Without treading on a certain game reviewer’s toes and invading her bailiwick, I found playing Everybody’s Gone To The Rapture an intensely emotional experience, exhaustingly so at times. The narrative arc takes you through the main events through a myriad of characters’ experiences but the overriding emotional concerns are loss, empathy, hope and uncertainty. The soundtrack delivers this superbly of course, indeed, as any good soundtrack should be, it is the primary vehicle for conveying this in the game world.
Shorn of the visuals I have found the impact increased rather than lessened by the music, how many minor keys and soaring string instrumentation can you take? on this evidence, for me, the answer is a lot more. The soprano voice of Elin Manahan Thomas is a spellbinding thing, eerily almost genderless in its purity at times and it is a moot point whether you take hope, or sadness from the overall tenor of the songs^*.
Like any good soundtrack Everybody’s Gone To The Rapture functions so well as a seamless whole that it is difficult to single out any of its component parts. Today’s favourites are the exquisite quiet glory that is ‘Liquid Light’ and the folksy lilting ‘The Mourning Tree’, which makes my marrow ache with sadness and ‘The Light We Cast’ which echoes elements of Fauré’s Requiem in its frank declarations of love and resolution.
This article was a fascinating read about Everybody’s Gone To The Rapture and the processes involved in the making of the soundtrack and the role perceived for it in the game. I love the idea that because Curry was involved in the overall creative process in designing the game that her music actually influenced the look and feel of it, that the soundtrack was a totally integral part of the game’s foundations.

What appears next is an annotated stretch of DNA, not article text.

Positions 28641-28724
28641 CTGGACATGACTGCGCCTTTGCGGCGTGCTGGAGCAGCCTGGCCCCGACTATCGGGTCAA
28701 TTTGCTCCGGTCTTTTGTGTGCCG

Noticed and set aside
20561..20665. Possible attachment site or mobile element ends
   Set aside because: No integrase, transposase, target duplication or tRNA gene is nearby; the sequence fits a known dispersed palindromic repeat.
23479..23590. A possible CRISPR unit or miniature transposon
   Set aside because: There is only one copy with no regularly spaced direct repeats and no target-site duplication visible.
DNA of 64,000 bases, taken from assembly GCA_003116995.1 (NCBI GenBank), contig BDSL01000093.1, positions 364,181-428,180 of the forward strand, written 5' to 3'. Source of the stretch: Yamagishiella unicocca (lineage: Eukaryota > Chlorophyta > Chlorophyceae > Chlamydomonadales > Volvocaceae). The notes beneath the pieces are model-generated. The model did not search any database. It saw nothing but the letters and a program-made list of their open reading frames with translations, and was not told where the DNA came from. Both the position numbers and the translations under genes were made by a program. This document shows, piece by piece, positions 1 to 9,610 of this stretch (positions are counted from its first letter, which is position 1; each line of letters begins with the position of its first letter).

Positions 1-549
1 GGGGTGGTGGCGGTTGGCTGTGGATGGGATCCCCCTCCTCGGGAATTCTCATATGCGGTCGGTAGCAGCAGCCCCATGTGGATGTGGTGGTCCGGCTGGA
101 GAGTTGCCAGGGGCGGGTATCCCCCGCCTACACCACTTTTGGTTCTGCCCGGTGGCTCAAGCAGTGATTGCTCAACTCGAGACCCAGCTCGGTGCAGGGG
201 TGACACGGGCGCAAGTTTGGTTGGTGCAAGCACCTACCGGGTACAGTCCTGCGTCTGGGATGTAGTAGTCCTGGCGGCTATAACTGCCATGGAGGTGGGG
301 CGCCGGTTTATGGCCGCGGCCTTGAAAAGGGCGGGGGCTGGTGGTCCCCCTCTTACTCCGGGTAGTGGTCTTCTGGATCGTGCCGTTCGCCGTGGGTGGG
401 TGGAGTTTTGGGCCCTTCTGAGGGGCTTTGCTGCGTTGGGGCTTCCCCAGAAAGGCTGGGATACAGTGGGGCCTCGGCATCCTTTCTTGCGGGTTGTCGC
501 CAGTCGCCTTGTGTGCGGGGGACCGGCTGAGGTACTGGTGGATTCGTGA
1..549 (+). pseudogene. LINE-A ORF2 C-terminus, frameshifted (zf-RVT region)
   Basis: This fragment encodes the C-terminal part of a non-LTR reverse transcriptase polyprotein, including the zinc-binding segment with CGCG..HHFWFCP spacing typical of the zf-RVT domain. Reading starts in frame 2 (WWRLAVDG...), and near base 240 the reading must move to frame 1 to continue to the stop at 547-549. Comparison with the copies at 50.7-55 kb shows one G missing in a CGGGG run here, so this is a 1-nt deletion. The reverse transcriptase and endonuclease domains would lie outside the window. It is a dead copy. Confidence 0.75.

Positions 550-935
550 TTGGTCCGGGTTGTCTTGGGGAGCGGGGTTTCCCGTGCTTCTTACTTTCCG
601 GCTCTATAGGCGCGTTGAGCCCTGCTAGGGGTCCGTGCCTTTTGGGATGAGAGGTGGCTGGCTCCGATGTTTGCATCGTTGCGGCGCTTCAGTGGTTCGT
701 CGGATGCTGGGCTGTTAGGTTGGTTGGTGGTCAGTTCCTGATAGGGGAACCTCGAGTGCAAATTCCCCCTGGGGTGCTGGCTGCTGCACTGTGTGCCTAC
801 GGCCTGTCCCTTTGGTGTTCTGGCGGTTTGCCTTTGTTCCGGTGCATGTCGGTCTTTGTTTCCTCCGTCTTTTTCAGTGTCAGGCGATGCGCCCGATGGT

Interestingly this album has, I believe, had a great deal of success in terms of classical radio here in the UK, bringing this music to a wholly different audience from us gamers and vinyl geekoids – that it has done so, shows the strength and integrity of Jessica Curry’s musical vision and quite astonishing talent. This is powerful, moving stuff and one of the best and most unique LPs I’ve heard in an ice age. If you’d told me six months ago that I’d be spending a hefty portion of my listening time fixated on a modern predominantly classical soundtrack I’d have scoffed at you, patronisingly.
White vinyl too!
PS: I own two game soundtracks on vinyl, this and Wolfenstein: New Order and if I had the time, money and totally cold boring outlook I’d collect all the ones I can find, they’re just the sort of zeitgeist-y limited edition things that will be worth a fortune in 30 years time.
*^there’s something really great about white vinyl, I don’t want to get too Freudian here it always looks so pristine and unspoilt, despite the ongoing depredations of my little tone arm.
^^and I mean soundtrack in the sense of ‘score’ here rather than the rag-bag of different songs type.
^*I just made a very erudite soprano / tenor joke there. Sorry, just thought I’d point that out so you can all be sure to realise just how great I truly am.